Categorizing Climbing in Snakes: Gravitational Habitat ................. ......... ................27
A nalyses......................... ...........3
Frequency Distribution ................... ... ... ........ ...............3.. 1....
Gravitational Habitat and Total Body Length ................ ...............31...............
Gravitational Habitat and Tail Length ................. ...............32........... ...
Constructing the Phylogeny ........................ ............ ........3
Relative Tail-Length, Gravitational Habitat, and Phylogeny ................. ................ ...34

3 RE SULT S .............. ...............48....


Frequency Distribution ................... ... .. ....... ...............48.......
Gravitational Habitat and Total Body Length .............. ...............48....
Gravitational Habitat and Tail Length ................. .............. ...............49.....
Relative Tail-Length, Gravitational Habitat, and Phylogeny .............. ....................4

4 DI SCUS SSION ................. ...............63................


Relative Tail Length, Gravity, and Climbing in Snakes............... ...............63.
Snake Tails and Defense: Speed and Pseudautotomy .............. ...............67....

APPENDIX STENOTOPICALLY ARBOREAL SPECIES............. ..............71..













LIST OF REFERENCES ................. ...............73................


BIOGRAPHICAL SKETCH .............. ...............85....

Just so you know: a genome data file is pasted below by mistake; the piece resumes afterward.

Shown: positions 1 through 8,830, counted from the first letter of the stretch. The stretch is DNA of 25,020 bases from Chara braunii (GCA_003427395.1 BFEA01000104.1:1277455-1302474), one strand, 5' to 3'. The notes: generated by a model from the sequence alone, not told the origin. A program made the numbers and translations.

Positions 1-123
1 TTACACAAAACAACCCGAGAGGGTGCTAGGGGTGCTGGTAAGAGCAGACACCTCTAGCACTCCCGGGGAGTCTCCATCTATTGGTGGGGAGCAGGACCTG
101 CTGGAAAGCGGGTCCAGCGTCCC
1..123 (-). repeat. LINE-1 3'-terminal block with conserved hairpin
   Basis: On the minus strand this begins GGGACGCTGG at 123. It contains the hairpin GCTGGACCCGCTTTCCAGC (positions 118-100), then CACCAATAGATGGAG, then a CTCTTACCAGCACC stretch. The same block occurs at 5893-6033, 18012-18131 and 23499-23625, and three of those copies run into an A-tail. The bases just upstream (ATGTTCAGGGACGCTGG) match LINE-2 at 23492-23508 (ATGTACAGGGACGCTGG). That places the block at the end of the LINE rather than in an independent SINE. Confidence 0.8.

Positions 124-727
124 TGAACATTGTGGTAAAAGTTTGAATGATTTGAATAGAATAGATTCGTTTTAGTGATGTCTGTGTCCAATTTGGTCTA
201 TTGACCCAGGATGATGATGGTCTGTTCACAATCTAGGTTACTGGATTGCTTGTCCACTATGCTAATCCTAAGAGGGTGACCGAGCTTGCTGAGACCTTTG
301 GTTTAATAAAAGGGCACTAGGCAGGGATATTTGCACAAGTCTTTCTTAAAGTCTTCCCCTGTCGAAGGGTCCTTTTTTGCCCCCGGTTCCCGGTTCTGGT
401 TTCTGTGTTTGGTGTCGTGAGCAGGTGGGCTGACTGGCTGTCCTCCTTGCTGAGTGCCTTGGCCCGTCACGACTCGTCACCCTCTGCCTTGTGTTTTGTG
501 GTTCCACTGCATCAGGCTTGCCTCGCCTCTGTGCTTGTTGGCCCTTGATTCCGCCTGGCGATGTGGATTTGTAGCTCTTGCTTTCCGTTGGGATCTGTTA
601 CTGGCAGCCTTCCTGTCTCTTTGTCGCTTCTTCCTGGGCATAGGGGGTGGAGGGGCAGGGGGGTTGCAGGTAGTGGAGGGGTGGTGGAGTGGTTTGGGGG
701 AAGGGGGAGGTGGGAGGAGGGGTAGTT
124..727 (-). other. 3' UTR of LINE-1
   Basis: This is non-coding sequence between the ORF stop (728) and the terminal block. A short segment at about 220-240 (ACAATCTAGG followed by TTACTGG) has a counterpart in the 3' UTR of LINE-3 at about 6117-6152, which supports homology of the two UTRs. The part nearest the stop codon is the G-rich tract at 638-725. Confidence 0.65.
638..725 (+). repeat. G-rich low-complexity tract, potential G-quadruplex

LIST OF TABLES


Table page
2-1 Taxa and associated data sources for 227 snake species included in this study. ...............36

2-2 Total variation in relative tail-lengths of 26 species of snakes ................. ............... ....43

3-1 The 227 species included in this study .............. ...............50....

A-1 Stenotopically arboreal species............... ...............71










LIST OF FIGURES


Figure page

2-1 Composite phylogeny of 227 snake taxa. ............. ...............44.....

3-1 Snake total length frequency distribution. ............. ...............56.....

3-2 Coefficients of variation of loglo transformed total length ................. ............ .........58

3-3 Regression of loglo tail length on loglo total length ................. ................ ......... .59

3-4 Analysis of covariance (ANCOVA) on corrected tail-length for 227 species of
stenotopically arboreal. ............. ...............60.....

3-5 Analysis of covariance (ANCOVA) on corrected tail-length for 227 species of
sc ansori al ................. ...............61................

3-6 Independent contrasts............... ...............6

4-1 Regression of absolute tail length on relative tail-length............... ..............7









Abstract of Thesis Presented to the Graduate School